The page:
For instance, some materials may keep heat rise to a minimum and are expensive,
but if one is willing to put up with more heat, perhaps a larger component or less
costly one will do the job. The best material selection first depends on whether
you have an inductor or a transformer application. From this point, the operating
frequency and cost are important. Different materials are optimal at different
frequency ranges, operating temperatures, and
flux densities. After narrowing the core selection to particular types, it
is advisable to sample the
different ones that could fill the bill, then make a final selection. For additional
information, refer to Magnertics'
All Products Bulletin,
Magnetic Cores for Switching Power Supplies, or
Ferrite Material Selection Guide.
How do you demagnetize a core?
Drive the core under 60 HZ conditions (saturating alternately in a positive and
negative direction) then slowly reduce the drive level over several cycles until
it is reduced to zero. This action will reduce the remanence point to the
What happens to a core if you go above the Curie temperature?
Curie temperature is the temperature at which a material loses all of its magnetic
properties. Beyond the Curie temperature, the core loses all useful properties
in a circuit. Many cores have an insulated coating which would be ruined long
before the Curie temperature is reached. (Coating temperature restrictions can be
found in Magnetics' Design Manuals.)
Strip wound cores
can have their magnetic
characteristics permanently altered during exposure to the Curie temperatures.
Conventional strip wound cores and powder cores generally have such high Cuire temperatures
(>450°C) that the materials may be damaged due to oxidation well below
the Curie temperature. Manganese-zinc ferrites, on the other hand, will not
be affected, except for the insulated coating on them. This is due to the
low Curie temperatures (120°C to 300°C) of ferrites. Exceeding these
temperatures is generally not high enough to alter the ceramic material structure.
In general, the core's magnetic properties will be restored when the temperature
is reduced to below the Curie temperature, as long as the material has not been
oxidized or held at high temperature for extended period of times.
What is the maximum frequency at which you can operate a magnetic
Primarily, this depends on the type of material. Strip wound cores generally
will have a maximum usable frequency lower than ferrites, because the resistivity
is lower, resulting in high eddy currents and higher core losses. The thinner
the strip material, the higher the usable frequency. On the other hand, core
losses depend on the operational flux density of the design; thus, by reducing the
flux density, a higher operating frequency can be achieved. Often in power
magnetics, it is not the saturation flux density (Bsat) of the material that
limits the drive level, but rather the maximum tolerable losses at the specific
operating frequency. Consult the Magnetics' Design Manuals to see the relationships
among core losses, frequency, and flux densities.
What information does a B-H loop provide?
It defines the flux density of the material, coercive force, the amount of drive
level required to saturate the core, and the permeability (or the ability to change
the magnetic lines of force). The B-H loop changes with frequency and drive
level. How a material reacts to the frequency and excitation level (current
and voltage) is very important in determining its effectiveness to meet the needs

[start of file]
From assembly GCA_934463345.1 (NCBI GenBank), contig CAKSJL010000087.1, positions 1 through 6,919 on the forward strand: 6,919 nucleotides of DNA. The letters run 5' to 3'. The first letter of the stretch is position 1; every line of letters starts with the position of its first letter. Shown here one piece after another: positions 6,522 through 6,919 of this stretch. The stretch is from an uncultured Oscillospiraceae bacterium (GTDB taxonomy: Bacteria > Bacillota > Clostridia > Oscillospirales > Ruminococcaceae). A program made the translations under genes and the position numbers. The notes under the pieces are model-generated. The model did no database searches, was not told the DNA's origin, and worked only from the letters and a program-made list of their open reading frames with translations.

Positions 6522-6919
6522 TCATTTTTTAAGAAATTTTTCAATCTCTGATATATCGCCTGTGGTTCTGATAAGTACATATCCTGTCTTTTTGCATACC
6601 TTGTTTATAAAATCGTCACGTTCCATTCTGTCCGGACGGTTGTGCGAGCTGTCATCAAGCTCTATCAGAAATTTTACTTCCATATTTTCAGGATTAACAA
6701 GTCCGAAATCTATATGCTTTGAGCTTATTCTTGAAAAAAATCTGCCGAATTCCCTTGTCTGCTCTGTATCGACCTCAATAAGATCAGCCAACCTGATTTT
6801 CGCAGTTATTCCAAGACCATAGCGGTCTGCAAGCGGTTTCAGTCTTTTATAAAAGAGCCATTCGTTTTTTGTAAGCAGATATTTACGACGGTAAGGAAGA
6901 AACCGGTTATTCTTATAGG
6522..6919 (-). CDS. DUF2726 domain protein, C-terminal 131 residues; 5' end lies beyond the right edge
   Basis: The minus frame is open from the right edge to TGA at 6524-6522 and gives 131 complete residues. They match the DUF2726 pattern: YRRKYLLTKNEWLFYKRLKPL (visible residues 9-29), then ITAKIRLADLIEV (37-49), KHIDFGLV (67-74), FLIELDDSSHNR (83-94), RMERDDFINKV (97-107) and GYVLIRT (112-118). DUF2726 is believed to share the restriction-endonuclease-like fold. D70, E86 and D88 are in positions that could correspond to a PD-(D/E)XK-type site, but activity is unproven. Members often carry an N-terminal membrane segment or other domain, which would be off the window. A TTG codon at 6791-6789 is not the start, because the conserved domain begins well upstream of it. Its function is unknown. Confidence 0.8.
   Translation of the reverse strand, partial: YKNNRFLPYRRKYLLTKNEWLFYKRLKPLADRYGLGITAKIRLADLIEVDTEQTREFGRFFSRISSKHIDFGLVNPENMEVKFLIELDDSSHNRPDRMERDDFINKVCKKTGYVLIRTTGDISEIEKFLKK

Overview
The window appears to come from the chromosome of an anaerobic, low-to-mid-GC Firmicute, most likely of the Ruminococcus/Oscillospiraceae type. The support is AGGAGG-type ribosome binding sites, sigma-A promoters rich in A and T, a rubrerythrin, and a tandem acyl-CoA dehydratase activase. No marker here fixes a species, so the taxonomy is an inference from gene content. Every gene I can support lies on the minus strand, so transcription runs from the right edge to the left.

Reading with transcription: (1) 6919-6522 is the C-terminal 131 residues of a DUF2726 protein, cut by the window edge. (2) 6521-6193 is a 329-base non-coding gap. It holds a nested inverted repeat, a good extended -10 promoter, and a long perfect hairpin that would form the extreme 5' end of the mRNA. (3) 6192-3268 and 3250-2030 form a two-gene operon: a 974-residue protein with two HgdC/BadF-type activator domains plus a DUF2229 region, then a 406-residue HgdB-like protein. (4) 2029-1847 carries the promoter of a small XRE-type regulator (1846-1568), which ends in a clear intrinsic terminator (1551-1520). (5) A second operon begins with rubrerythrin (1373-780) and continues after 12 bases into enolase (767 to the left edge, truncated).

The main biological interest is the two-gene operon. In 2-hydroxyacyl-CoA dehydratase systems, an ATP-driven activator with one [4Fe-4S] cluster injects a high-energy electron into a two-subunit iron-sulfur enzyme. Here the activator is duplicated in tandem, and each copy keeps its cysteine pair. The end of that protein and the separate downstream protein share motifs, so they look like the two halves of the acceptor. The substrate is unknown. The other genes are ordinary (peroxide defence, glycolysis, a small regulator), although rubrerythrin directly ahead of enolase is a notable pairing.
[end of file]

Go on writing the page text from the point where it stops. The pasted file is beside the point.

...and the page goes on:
of a particular application. Consult the
Magnetics' Design Manuals
to see the relationships among core losses, frequency,
and flux densities.
What is the relative cost of different magnetic materials?
Much of the cost is related to the basic cost of raw materials. Magnetic materials
containing high percentages of nickel or cobalt have a higher cost than those containing
primarily iron. In between these two extremes are the variety of compositions
that comprise the many types of materials and geometries. Material cost impacts
large cores more significantly than small ones. Relative costs can be compared
In powder cores, iron powder ranges from x-3x
---ranges from 4x-5x • XFLUX®
6x-8x • High Flux
10x • MPP
In ferrrtes, F, L, P, R, and J materials, roughly equivalent (y)
W material -------1.25 -1.75 y
cost is a function of geometry
Toroids---------least • E Cores---------Mid • Other Shapes-----Most
Why do you put an air gap into cores?
Introducing an air gap into a core, "tilts" or "shears" the B-H loop, making it
possible to use the core at higher H levels. It is desirable, for many applications
such as inductors, to delay this saturation. Air gaps have an added advantage
in allowing for tighter control on inductance.
What is magnetostriction?
When a magnetic material
is magnetized, a small change in dimension occurs. The relative change is
in the order of several parts per million, and is called "magnetostriction".
For applications like ultrasonic generators, the mechanical motion produced by magnetic
excitation through magnetostriction is used to good advantage. In other applications,
operating in the audible frequency range, an unwanted audible hum is observed.
For this reason, low magnetostrictive materials such as Permalloy 80, Kool
Mµ and MPP powder cores may be used to limit or remove audible noise.
How do you determine proper core size?
Two elements are useful in determining core size: core window (winding) area
and core cross sectional area. The product of these two elements (area product,
) relates to the power handling capability
of a core. The larger the Wa
the higher the power able to
be handled. As operating frequency increases, the area product can be reduced,
thus reducing the core size. Magnetics publishes the area products as
a useful design tool. Consult the
Magnetics Design Manuals
to see the relationships among core losses,